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Gadgets

Jurassic World shows off the Tizen Galaxy Gear

Filed under
Linux
Gadgets

The Samsung Galaxy Gear was the Korean companies first Smart watch contender, which originally debuted with the Android Operating System. Now fast forward a mere 12 months and you can see how it has transformed itself, now no longer running on the old cut down Android OS and been updated to Tizen.

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Would you crowdfund a $500 Ubuntu “open to the core” laptop?

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Ubuntu
Gadgets

With Jolla have success with crowdfunding a tablet, it’s a good time to see if we can’t get some mid-range Ubuntu laptops for sale to consumers in the US. I’d like to get some idea if there is enough demand for a very open $500 Ubuntu laptop.

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Intel’s MICA fashion bracelet features Linux and 3G data

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Linux
Gadgets

Intel and Opening Ceremony unveiled a $495, Linux-based “MICA” smart bracelet with 3G data, Facebook notifications, navigation, and “intelligent reminders.”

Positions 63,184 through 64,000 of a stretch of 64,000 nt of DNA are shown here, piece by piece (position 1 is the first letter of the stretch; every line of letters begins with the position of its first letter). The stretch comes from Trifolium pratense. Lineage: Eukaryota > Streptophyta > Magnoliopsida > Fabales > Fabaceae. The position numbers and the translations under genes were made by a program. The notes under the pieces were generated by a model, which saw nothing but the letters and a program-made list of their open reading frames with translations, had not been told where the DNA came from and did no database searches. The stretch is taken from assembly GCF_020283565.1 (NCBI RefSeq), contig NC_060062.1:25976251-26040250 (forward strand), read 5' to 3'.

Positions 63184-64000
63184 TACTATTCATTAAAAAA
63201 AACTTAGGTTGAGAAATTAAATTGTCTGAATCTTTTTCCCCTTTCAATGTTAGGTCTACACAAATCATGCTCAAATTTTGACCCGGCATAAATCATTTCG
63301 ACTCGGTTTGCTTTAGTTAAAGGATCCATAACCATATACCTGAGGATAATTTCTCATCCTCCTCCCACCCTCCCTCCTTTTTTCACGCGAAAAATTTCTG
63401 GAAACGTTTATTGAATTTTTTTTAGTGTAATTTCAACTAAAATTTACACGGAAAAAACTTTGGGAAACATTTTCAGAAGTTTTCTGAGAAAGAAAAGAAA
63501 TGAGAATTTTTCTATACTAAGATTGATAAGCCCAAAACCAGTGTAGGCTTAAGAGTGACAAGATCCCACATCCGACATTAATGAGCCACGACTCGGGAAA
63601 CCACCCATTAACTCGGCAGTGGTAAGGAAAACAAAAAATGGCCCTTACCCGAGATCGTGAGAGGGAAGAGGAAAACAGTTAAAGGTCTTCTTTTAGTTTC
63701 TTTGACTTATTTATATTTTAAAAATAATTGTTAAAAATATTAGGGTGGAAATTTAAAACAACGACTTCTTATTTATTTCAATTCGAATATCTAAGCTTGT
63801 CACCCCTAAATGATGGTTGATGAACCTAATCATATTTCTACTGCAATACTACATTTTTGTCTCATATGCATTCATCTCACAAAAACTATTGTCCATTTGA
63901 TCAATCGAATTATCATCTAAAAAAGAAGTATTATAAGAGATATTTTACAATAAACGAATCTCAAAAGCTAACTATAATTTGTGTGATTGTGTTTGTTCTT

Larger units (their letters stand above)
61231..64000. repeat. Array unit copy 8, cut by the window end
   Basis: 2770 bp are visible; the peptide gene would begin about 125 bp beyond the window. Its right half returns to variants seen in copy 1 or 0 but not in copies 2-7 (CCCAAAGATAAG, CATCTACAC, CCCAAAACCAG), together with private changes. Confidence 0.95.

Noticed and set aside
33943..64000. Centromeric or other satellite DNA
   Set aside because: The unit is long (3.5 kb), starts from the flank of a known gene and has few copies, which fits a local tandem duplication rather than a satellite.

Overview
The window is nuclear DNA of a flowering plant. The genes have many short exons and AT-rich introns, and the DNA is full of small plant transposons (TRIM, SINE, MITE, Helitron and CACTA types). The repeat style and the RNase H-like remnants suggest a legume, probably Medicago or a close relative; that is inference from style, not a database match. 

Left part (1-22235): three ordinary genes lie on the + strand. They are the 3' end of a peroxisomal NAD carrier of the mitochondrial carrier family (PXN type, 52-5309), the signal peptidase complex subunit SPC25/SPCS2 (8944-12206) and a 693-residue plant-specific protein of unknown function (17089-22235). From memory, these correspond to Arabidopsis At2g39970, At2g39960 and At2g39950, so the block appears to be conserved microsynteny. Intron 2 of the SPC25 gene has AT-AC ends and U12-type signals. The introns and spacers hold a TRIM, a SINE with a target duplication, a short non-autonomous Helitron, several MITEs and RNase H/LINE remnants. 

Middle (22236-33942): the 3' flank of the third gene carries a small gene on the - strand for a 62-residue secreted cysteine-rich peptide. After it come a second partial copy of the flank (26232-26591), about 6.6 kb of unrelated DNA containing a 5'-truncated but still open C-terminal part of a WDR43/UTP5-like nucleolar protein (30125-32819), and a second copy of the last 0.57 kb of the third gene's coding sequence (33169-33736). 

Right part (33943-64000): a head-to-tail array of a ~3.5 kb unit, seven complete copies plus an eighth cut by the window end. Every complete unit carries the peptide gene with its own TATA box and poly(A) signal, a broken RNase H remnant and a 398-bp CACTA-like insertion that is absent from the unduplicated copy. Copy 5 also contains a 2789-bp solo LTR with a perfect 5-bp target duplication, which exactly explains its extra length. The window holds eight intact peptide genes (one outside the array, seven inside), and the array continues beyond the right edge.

Intel teased its MICA (My Intelligent Communication Accessory) bracelet at the launch of the Edison module in September. Yet, while it is similarly based on Linux, the MICA appears to be too small to house the Edison. The MICA is co-designed by fashion design house Opening Ceremony, which along with Barneys, will begin selling the smart bracelet in early December for $495 via their retail and online venues.

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Jolla Begins Teasing Possible New Device, Announcement Next Week

Filed under
Linux
Gadgets

It looks like next week there will be a new Sailfish device announcement from Jolla.

Jolla, the Finnish phone company behind the MeeGo-derived, Wayland-using, Linux-based Sailfish OS mobile Linux platform, tweeted today, "The countdown to something big begins now. Sign up at http://jolla.com #jolla #unlike."

Embedded below is the teaser picture accompanying this tweet.

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Hackable drone controller runs Linux

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Linux
Gadgets

Gizmo for You has gone to Indiegogo to ask for $600 for a modular, Linux based “Open Source Remote Control” for UAVs and other remote-controlled craft.

Three years in the making, the Open Source Remote Control (OSRC) device is available in Indiegogo fixed-funding packages starting at 350 Euros ($600) for the basic version, or 1,250 Euros ($1,561) for an advanced version. The Linux-based OSRC device is designed to act as a hackable universal controller for all types of “drones, filming, UAV control and general RC.” It seems to be primarily aimed at high-end, hobbyist remote model airplanes.

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Open Source Remote Control lets you pilot just about any drone

Filed under
OSS
Gadgets